Christopher Browne, a genteel money manager who helped bring down newspaper baron Conrad Black, died Dec. 13 of a heart attack.
Officials at Tweedy Browne & Co., where Mr. Browne was principal, couldn’t confirm his age.
Although relatively small with about $10 billion in assets under management, Tweedy Browne is known for its ability to sniff out bargains most investors missed. Mr. Browne succinctly spelled out the firm's buy-on-the-cheap strategy in his 2006 tome titled “The Little Book of Value Investing.”
“Buy stocks like when you buy everything else,” he advised readers, “when they are on sale.” He frequently likened the value investing strategy to “buying $1 for 66 cents.”
His firm, where he had worked since 1969 and which his father co-founded, occupied a special niche in Wall Street lore due its relationships with two legendary clients: Ben Graham, author of two seminal books on the subject of how to value stocks, and Mr. Graham's most famous pupil, Warren Buffett. Tweedy Browne brokered trades for Mr. Graham from the 1930s through the ‘50s and from that experience developed an extensive business relationship with Mr. Buffett.
It helped Mr. Buffett acquire his stake in Berkshire Hathaway, and one of Tweedy's partners teamed up with Mr. Buffett in 1958 to try to corner the market in out-of-print 4-cent American blue eagle airmail stamps. It appears as if the buying failed to help lift the value of the remaining stamps in circulation, but, on the other hand, Tweedy owned so many stamps that it didn't need a postage meter for years.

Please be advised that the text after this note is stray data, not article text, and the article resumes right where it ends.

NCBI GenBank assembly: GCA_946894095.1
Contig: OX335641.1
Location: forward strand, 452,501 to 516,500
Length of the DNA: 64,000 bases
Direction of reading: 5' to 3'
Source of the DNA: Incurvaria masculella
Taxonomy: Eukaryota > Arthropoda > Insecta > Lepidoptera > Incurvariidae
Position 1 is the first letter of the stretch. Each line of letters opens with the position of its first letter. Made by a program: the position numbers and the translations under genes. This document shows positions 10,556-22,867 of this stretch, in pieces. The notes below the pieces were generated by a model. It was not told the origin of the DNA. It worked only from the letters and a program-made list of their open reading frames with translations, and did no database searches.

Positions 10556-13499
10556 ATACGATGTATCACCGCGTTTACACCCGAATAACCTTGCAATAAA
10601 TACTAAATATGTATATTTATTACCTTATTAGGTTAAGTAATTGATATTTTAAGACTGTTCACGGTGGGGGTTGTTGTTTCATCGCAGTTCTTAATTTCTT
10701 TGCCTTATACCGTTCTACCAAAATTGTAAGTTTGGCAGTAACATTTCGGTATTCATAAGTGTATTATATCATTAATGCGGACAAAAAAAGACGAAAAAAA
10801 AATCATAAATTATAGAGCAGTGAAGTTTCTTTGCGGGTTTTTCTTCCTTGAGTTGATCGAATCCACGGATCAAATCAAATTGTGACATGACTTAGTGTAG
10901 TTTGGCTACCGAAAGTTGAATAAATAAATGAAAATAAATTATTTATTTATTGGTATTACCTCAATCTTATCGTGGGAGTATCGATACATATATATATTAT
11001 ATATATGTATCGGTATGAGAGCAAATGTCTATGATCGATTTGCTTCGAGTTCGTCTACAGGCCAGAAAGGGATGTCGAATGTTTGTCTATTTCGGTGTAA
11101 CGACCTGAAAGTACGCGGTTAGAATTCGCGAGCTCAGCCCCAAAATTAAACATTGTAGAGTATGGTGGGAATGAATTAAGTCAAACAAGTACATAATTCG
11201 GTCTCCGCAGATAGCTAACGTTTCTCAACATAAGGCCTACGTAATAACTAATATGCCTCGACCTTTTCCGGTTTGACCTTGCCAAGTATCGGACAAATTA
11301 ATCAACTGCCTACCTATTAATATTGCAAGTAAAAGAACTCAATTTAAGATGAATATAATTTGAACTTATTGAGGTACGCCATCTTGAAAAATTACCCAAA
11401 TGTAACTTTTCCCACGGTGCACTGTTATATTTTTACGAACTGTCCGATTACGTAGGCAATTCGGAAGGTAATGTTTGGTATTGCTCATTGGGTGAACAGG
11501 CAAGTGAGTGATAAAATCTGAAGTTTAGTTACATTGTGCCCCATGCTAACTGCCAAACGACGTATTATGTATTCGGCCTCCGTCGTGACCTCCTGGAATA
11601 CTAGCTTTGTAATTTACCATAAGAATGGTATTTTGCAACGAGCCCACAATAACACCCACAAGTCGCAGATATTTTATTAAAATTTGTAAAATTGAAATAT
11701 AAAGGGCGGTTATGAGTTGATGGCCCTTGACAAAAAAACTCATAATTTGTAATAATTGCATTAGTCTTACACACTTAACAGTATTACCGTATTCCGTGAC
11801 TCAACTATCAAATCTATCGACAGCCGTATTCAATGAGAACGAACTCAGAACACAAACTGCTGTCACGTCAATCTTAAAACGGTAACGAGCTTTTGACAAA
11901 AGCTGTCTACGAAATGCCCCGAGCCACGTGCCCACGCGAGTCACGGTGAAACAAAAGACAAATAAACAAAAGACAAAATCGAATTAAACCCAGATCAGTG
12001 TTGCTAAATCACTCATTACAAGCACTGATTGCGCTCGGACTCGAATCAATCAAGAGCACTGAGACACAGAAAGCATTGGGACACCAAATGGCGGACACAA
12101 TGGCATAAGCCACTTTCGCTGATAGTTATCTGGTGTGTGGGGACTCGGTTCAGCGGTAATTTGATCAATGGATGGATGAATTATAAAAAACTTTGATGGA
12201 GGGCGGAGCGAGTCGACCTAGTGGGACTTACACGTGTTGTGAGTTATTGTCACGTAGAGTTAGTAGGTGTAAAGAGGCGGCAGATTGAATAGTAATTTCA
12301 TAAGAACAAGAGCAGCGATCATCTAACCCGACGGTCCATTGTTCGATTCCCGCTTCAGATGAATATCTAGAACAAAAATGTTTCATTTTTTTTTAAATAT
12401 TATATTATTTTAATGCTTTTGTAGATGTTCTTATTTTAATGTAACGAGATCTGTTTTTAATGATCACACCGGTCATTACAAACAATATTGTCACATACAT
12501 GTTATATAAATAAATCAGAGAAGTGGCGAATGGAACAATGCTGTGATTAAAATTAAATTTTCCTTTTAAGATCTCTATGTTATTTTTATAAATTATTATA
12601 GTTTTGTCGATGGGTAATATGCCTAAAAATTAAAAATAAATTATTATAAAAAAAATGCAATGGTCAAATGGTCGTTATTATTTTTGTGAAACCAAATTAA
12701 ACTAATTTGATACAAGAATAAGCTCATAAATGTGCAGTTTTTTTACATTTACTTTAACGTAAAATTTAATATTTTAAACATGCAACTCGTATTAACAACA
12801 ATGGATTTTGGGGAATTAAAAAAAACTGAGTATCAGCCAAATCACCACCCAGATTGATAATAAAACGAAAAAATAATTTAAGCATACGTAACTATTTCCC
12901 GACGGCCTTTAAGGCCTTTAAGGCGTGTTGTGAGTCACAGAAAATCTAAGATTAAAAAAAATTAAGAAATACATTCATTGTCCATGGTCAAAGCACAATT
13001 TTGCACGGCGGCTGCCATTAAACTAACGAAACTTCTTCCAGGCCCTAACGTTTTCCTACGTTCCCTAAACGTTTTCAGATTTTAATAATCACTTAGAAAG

But the firm’s great moments weren’t only in the past. Starting in 2001, Mr. Browne took on one of the big bullies of corporate America, Mr. Black, owner of the Chicago Sun-Times, London’s Daily Telegraph and several other newspapers.
In 2001, Mr. Browne’s firm began raising questions about accounting and management decisions at Mr. Black’s company, Hollinger International. Mr. Browne's main objection was that Hollinger's shareholders were bankrolling Mr. Black's lavish personal lifestyle. Among other things, Mr. Black had his company pay for the tips his wife doled out during her shopping trips to Bergdorf Goodman and billed Hollinger $90,000 to refurbish a Rolls-Royce he drove around London.
“I'm not critical of how people want to live as long as they're spending their own money,” Mr. Browne told BusinessWeek in 2004.
Eventually, Mr. Browne’s questions led to an investigation by Hollinger’s board, which accused Mr. Black of running a “corporate kleptocracy.” Federal prosecutors charged Mr. Black with fraud in 2005. In 2007, he was convicted and sentenced to 6 1/2 years in prison.
Mr. Browne was a trustee of the Paley Center for Media and Rockefeller University, home of the Christopher H. Browne Center for Immunology and Immune Diseases. He also was a longtime trustee of the University of Pennsylvania, establishing a center for international politics at the school’s political science department and leading the effort to build the Penn Club of New York on West 44th Street.
He stepped down from Tweedy Browne’s management and investment committees in July, citing health reasons. “I took this as a wake-up call about the fragility of life,” Mr. Browne said, in a statement at the time.
Aaron Elstein is senior reporter at Crain's New York Business, a sister publication of Pensions & Investments.